An interesting thing to note is that the official profile only has 330m of elevation, whereas Strava suggests there’s 675m of elevation gain. Hmmmm.

There are a few more drags in the second half of the stage. 1.5km at 3.4% for example, that peaks at around the 25km mark. However, the riders will be able to put it in the big ring and power over these tests, although they certainly will sap the legs of energy.

Weather

A major factor in the outcome of TTs over the past few years has been the changing weather conditions throughout the day. The riders start times will be spread out over roughly 3 hours. Thankfully for the riders, they will all get dry conditions. However, the wind may play a part.

So back to a favourite website of mine, Windfinder.com

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Wind speeds in km/h, and max gusts @ Teulada

As you can see in the image above, the average wind speed actually picks up for those who start later on in the day. Although the differences are small, the direction looks as if it will switch from a cross-headwind to more of a headwind.

Ultimately though, I don’t think the weather will have that much of an impact on the favourites. It may favour a rouleur more than a climber, but the differences will be minimal.

Stage Contenders

A TT in Spain, so where best to start than with Movistar and Castroviejo? The Spaniard has to start as the favourite for this stage in my opinion. 4th in the Olympics, he’s been doing a lot of work for Quintana and was pivotal for the Colombian on the race splitting move during stage 15, but he’ll have had one eye on this stage.

Froome may start as the favourite though.

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He beat Castroviejo by 4 seconds at the Olympics and will hope to do the same here. He needs to pull a big performance out the bag here if he wants to put any pressure on Quintana going into the penultimate stage, but also to protect his second place. He’s seemed to re-find his TT ability this year and I wouldn’t be surprised if he wins. I just think he looks a bit too tired!

Luis Leon Sanchez will hope to go well here. He’s looked great all race and has been very active either in the breaks or the front of the bunch. In years gone by, he’d be threatening for the win but he doesn’t seem to be as good on the TT bike anymore. However, he can’t be discounted!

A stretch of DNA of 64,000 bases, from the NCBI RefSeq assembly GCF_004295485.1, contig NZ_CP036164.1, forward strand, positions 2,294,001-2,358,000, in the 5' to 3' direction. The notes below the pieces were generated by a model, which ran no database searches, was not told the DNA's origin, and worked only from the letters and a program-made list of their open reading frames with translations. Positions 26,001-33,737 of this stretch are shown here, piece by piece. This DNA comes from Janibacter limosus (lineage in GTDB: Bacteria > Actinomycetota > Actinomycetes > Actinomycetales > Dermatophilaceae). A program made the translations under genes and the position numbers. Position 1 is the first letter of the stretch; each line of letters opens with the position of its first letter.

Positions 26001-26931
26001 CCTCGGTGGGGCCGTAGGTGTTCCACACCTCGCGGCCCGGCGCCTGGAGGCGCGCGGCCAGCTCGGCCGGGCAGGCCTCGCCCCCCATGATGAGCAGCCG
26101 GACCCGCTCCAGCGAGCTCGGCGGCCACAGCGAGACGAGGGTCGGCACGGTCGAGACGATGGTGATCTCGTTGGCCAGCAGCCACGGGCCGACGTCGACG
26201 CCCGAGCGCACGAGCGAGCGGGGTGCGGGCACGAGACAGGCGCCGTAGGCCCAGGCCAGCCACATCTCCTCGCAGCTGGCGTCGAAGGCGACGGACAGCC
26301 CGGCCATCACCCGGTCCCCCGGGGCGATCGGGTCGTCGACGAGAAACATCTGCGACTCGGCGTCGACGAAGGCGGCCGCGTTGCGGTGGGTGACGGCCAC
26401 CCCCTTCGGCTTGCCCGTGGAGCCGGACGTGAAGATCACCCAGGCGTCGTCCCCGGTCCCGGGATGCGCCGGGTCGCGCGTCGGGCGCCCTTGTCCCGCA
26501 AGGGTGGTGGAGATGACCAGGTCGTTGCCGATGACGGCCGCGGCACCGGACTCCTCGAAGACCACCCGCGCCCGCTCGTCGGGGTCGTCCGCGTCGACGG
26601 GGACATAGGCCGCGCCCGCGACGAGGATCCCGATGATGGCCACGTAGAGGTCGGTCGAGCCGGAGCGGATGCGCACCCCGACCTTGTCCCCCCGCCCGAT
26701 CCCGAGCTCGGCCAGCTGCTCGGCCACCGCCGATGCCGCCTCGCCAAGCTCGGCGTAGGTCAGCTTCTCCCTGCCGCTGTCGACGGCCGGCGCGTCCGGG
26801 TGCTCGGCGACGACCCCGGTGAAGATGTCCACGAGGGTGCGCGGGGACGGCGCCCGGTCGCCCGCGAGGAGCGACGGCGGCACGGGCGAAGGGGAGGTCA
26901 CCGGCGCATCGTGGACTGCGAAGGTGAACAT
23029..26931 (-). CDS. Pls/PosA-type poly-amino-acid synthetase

Nairo Quintana.

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Bit of a curveball, I know, but he was TTing exceptionally well at the start of the season. In fact, he was going so well that I had talked him up for taking the TT at the Tour. Unfortunately, he wasn’t firing on all cylinders then, but he seems to be on it here! Often during a TT at the end of a Grand Tour there is a mix of GC guys and specialists and it sometimes just comes down to who has the legs. Quintana certainly has the legs just now. I’d watch out for him.

Tobias Ludvigsson.

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If you’ve been somewhat paying attention to this blog then you’ll know that I’m a massive fan of Big T. He’s had a very underrated but quietly exceptional Vuelta so far, climbing better than ever. This TT will be a big goal for him and he’s stayed out of the breaks on the past few stages, saving energy for this. He has the quality and now the confidence to play a big part in this stage!

Aside from the five who I’ve mentioned, keep an eye out for Lampaert, Campenaerts, Moser, Felline and Valverde (it’s Spain!) to throw up a few surprises.

Prediction

I just can’t see past Castroviejo;

  • He’s an excellent TTer
  • The course suits him very well
  • He’s a Movistar rider
  • It’s Spain

Simple. Castroviejo wins!

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Unless of course Big T and Quintana surprise 😉

Betting

1.5pt WIN Castroviejo @ 7/4 (Bet365)

0.25pt EW Ludvigsson @ 20/1 (Bet365)

0.5pt EW Quintana @ 125/1 (Bet365)

Like normal, hunt around later when there are more prices out.

Thanks for reading as per! Who do you think will win the TT? Are we in for a shock? As usual, any feedback is greatly appreciated. Enjoy the race wherever you’re watching it from. Anyway,

Those were My Two Spokes Worth.